International Peacekeeping, 2020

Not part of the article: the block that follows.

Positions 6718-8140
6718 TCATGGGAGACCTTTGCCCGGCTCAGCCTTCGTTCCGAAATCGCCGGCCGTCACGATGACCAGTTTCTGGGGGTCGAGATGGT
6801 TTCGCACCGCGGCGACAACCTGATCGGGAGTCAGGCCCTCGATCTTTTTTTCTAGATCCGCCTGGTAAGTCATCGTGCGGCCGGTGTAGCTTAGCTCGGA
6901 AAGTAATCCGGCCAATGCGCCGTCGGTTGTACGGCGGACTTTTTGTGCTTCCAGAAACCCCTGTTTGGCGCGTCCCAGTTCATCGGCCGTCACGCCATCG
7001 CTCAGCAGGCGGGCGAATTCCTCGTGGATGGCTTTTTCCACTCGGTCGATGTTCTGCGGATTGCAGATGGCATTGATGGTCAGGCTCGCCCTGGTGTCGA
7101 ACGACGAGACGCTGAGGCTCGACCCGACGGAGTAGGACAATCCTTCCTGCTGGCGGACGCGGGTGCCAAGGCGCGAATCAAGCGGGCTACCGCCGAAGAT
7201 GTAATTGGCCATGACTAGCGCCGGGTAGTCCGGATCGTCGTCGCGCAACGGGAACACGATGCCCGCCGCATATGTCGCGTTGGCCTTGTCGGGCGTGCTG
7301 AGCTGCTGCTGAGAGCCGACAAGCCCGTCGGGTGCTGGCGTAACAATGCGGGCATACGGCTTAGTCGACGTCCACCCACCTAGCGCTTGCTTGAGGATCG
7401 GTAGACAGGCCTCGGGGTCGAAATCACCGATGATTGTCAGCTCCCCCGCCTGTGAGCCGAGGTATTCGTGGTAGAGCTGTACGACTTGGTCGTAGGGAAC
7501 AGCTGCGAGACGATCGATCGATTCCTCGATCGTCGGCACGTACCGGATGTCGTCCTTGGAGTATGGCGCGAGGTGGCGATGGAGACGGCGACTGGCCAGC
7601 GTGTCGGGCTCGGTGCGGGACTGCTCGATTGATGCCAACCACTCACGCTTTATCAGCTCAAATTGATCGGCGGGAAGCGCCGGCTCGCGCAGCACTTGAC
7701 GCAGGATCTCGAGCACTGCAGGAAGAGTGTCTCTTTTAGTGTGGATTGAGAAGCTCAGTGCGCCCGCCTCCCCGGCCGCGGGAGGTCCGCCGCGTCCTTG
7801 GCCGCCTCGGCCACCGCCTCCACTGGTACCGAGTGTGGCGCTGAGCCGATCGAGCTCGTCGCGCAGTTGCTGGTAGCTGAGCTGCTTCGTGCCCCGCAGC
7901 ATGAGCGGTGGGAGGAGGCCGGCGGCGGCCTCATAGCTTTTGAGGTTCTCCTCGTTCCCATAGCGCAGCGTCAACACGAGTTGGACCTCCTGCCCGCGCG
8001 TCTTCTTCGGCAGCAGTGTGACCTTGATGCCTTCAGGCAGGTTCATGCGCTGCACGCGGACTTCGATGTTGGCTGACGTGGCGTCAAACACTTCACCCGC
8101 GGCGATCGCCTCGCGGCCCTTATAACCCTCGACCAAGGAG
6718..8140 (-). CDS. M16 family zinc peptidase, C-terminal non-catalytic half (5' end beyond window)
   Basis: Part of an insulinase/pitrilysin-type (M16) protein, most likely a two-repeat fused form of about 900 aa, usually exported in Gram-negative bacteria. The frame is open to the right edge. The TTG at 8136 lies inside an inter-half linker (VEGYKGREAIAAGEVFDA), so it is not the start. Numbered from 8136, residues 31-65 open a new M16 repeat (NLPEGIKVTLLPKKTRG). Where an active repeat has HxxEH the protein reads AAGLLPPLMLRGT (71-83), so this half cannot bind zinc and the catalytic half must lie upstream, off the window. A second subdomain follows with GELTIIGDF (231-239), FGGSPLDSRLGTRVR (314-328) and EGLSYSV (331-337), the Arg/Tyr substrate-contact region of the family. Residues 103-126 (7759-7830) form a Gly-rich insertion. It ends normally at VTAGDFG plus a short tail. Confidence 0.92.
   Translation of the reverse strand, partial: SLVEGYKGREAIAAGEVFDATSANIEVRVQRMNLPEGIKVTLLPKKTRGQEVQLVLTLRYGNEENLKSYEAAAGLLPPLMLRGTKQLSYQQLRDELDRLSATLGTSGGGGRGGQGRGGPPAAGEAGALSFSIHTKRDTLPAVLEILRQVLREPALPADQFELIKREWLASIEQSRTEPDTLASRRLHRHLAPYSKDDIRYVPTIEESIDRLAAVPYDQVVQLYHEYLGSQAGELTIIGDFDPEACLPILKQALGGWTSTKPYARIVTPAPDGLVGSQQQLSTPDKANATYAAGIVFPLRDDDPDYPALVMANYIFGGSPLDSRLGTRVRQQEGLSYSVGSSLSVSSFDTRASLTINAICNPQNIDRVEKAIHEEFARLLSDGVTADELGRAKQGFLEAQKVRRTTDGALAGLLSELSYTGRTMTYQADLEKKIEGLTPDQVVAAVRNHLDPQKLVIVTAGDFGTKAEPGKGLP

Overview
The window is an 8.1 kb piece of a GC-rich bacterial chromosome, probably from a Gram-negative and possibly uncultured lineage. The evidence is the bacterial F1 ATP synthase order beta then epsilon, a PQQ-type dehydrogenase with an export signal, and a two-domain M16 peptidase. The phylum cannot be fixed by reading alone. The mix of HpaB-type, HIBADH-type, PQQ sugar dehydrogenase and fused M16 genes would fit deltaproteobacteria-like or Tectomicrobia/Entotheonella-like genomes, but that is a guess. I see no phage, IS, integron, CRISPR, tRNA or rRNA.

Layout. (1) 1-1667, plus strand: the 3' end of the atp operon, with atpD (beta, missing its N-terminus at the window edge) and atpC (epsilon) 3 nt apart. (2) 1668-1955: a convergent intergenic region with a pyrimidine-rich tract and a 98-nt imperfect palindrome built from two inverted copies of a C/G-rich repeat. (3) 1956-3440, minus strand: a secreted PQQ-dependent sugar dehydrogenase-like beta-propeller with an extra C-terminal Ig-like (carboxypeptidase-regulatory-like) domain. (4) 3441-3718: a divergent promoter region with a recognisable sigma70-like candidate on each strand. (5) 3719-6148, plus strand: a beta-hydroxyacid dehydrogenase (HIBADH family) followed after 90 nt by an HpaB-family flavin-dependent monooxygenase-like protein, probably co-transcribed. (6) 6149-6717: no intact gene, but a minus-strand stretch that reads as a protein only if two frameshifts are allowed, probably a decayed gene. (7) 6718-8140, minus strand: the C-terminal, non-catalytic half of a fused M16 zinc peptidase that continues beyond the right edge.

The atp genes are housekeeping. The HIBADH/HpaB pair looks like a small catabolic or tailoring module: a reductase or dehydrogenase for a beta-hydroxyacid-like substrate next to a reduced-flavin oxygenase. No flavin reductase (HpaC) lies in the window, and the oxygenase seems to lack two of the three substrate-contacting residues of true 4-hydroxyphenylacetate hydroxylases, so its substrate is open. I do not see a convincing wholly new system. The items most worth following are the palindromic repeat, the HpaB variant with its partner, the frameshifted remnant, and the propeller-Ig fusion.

This article argues that sanctions are interactional tools; their interactive nature is evident if these measures are considered as a form of stigmatization, which is the outcome of an interaction between the group imposing the stigma and the actor that is stigmatized. Stigmatized states do not always accept the label that is placed upon them and can adopt strategies to counter or resist stigma. From a symbolic interactionalist perspective, this can be understood as a state’s foreign policy role. Such an approach is illustrated through a study of Russia’s response to being sanctioned by the EU and the US for its policies in the Ukrainian crisis. It is argued that Russian leaders are unlikely to cave into Western pressure because they reject the role of deviant that is placed upon their state and instead adopt the role of the ‘untouchable’ state, which is consistent with Russia’s great power identity. Though the sanctions may enable the EU and the US to activate their roles as normative powers, in the context of the Ukrainian crisis, they have locked the parties into roles that contribute to the crisis’ duration.